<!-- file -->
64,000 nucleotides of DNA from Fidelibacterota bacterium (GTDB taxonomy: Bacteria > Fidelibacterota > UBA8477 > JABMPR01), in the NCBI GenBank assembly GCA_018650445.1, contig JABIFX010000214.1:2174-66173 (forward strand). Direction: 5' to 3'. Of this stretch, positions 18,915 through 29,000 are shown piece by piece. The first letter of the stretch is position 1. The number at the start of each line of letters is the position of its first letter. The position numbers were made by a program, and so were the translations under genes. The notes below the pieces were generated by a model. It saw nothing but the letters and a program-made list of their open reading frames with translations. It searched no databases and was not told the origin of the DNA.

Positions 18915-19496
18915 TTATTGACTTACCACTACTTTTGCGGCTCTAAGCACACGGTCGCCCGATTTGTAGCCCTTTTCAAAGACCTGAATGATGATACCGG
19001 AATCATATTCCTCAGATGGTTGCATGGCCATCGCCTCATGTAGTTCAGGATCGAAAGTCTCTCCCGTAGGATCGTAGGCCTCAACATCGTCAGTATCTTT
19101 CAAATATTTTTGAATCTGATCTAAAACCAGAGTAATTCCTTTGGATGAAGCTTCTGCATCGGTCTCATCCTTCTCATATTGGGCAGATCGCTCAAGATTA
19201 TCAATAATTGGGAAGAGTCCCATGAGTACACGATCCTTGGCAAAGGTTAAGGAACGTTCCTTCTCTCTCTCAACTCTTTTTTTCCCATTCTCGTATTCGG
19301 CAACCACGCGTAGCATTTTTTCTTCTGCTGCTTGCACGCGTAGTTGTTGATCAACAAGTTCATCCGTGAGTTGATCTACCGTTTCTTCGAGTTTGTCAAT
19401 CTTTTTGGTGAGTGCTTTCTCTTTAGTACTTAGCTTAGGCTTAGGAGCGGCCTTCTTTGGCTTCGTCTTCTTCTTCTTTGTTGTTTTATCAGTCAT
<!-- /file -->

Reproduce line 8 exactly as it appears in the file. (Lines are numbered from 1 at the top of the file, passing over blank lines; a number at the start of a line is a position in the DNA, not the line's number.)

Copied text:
19401 CTTTTTGGTGAGTGCTTTCTCTTTAGTACTTAGCTTAGGCTTAGGAGCGGCCTTCTTTGGCTTCGTCTTCTTCTTCTTTGTTGTTTTATCAGTCAT